Flickr and RDF

I’m an open minded kind of guy. There are a lot of services out there, and even though some of them aren’t open source, it’s possible that they may do what I want them to do. One of those services is Flickr, a photo sharing service.

Flicker does a lot of very nifty things: updates from anywhere, advanced annotations, including an extremely easy to use Javascript interface for annotating regions of images, and posting to blogs directly from the service. However, that’s not the coolest aspect of the service, in my opinion.

Flickr provides a relatively advanced, full featured, well documented API – a way to get pretty much any information you might want out of the site without screenscraping. (LiveJournal, in comparison, strongly discourages screenscraping, preferring that you use services listed on their bot-friendly services list. However, the data afforded through these interfaces is extremely limited to the point where it’s unusable for most advanced tasks.) Through this API, you can retrieve all the information you want about the people and photos available through the service.

This is especially interesting to me as an RDF nut because it means that I can use Flickr’s nice interface and handy annotation tools – and at the same time, I can convert the data, via the API, to an RDF format that I can use for all the things I’ve been describing in my Image Description posts.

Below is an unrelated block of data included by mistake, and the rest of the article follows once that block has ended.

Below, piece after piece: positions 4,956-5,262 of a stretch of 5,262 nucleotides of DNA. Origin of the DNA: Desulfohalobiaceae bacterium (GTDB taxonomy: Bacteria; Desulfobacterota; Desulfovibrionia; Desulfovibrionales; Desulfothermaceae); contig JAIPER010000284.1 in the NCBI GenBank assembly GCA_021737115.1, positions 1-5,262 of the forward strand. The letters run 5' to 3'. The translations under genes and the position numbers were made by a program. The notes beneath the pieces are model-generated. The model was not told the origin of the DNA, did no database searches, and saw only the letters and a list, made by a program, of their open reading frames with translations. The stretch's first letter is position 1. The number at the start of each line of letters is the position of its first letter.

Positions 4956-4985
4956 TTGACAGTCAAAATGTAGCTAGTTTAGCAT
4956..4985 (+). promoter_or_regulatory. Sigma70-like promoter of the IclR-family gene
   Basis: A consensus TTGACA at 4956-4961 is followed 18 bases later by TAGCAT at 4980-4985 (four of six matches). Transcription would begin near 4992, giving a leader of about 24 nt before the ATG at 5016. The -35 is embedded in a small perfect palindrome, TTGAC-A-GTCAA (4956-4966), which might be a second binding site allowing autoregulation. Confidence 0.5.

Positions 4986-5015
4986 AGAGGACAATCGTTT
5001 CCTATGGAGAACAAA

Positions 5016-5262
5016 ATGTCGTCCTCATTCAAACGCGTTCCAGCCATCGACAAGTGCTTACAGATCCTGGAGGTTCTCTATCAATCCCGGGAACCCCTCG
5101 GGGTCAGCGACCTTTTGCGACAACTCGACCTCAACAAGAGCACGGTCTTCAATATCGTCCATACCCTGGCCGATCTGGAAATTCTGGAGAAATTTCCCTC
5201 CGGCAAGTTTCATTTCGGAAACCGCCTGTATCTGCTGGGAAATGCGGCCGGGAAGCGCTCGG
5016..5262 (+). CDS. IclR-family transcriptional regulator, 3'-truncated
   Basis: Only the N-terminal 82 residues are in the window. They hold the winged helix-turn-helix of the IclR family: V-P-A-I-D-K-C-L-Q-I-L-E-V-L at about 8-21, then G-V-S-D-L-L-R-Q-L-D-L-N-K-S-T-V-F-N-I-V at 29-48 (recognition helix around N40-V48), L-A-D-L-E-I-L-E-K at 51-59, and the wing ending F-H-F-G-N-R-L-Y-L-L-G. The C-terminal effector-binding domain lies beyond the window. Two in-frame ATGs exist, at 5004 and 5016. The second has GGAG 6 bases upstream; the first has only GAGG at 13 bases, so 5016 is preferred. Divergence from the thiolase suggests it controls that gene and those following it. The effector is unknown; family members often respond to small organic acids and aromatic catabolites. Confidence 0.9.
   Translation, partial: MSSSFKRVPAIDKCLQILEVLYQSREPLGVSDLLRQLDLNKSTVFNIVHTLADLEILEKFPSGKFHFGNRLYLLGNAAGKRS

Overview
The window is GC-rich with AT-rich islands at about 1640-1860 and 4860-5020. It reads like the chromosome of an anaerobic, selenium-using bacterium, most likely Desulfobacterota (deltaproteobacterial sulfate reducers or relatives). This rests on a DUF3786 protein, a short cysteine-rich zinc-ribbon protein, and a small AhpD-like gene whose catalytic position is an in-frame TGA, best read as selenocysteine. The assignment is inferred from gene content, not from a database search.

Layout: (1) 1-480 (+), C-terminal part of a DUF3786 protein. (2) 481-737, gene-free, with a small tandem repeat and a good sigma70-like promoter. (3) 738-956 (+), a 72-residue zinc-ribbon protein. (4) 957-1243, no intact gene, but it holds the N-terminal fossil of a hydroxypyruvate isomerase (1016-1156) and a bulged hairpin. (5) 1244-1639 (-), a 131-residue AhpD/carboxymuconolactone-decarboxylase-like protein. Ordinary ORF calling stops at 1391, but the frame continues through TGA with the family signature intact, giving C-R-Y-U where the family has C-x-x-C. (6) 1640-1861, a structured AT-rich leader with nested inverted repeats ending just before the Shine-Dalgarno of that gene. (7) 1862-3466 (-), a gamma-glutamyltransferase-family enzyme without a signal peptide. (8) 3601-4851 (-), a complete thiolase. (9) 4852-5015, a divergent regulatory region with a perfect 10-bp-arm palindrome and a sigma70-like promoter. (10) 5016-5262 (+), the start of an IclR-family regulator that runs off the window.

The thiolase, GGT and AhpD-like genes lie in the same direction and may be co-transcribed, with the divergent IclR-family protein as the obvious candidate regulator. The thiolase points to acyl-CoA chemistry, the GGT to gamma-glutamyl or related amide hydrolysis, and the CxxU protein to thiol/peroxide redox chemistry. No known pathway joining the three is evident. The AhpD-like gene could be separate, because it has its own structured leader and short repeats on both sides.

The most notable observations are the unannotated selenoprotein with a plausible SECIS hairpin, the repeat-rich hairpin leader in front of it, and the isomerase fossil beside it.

The limits a free Flickr account places on you are kinda strict: relatively small upload limit, given that I prefer to store full size images in the photos I already have in my personal gallery. I’d immediately set Flickr aside months ago because there was no way I could use it to store all my images. However, upon review tonight I discovered that an annual Flickr account during their beta period is only about 45 USD. Included in this is:

  • 1 GB monthly upload limit
  • Unlimited Storage
  • Unlimited Bandwidth

In addition to a few others, listed at their upgrade page.

It’s a case where I can build lots of tools and do lots of work myself, and get exactly what I want… or I can use flickr, pay a pretty minimal fee, and get 90% of everything I want with no effort, plus an additional bit of work to get that last 10%. I’ll probably still keep things locally (if for no other reason as a backup should flickr ever go poof), but move my primary photo gathering to be flickr based.

I think I know which way I’m going to go. Once I do, I’ll keep you all updated on the progress I have with RDF.

3 Responses to “Flickr and RDF”

  1. Phil Wilson Says:

    Yes! Completely! This is one of the reasons I signed up for my full account in Dec 🙂

  2. Lost Boy Says:

    Flickr Convert

    I signed up for a flickr account shortly after it launched. Back then I was interested in browsing through the

  3. Website Says:

    What’s all the buzz about flikr lately? What is so super cool about it? Are there no other photo sharing services online? Those really are my questions, no sarcasm or pun intended.